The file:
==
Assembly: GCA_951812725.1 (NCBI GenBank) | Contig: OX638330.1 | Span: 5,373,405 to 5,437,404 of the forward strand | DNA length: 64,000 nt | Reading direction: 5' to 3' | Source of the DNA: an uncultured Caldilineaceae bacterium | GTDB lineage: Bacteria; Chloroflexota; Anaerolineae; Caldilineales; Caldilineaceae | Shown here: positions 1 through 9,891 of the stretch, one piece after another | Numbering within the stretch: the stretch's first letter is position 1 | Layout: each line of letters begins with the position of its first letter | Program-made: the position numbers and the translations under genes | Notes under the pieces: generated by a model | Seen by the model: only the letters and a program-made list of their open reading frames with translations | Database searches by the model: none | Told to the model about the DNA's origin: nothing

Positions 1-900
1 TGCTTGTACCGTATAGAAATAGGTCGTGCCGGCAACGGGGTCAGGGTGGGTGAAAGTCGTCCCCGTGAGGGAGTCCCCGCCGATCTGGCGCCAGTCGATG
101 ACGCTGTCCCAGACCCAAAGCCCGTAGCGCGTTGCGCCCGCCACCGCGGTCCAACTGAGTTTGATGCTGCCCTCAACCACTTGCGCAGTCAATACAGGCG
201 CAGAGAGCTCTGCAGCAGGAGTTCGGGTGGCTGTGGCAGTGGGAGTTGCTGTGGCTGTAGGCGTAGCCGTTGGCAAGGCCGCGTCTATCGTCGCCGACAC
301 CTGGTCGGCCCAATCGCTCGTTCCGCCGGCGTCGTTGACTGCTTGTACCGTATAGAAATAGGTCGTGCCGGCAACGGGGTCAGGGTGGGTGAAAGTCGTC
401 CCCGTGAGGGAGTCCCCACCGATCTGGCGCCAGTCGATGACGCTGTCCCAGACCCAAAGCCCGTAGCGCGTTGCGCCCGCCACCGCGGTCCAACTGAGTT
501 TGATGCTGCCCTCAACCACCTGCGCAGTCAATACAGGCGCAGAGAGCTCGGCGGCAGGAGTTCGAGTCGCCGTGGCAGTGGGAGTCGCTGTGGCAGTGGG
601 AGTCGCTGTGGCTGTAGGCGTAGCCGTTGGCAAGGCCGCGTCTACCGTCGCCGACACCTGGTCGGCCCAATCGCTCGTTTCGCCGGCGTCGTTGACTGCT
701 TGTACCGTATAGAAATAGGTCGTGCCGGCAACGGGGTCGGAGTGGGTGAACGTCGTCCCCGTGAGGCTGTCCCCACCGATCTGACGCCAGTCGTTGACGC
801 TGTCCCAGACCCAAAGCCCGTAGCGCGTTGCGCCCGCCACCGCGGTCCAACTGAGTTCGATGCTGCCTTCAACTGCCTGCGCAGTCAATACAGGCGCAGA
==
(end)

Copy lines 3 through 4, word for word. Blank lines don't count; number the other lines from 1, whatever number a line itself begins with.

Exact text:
1 TGCTTGTACCGTATAGAAATAGGTCGTGCCGGCAACGGGGTCAGGGTGGGTGAAAGTCGTCCCCGTGAGGGAGTCCCCGCCGATCTGGCGCCAGTCGATG
101 ACGCTGTCCCAGACCCAAAGCCCGTAGCGCGTTGCGCCCGCCACCGCGGTCCAACTGAGTTTGATGCTGCCCTCAACCACTTGCGCAGTCAATACAGGCG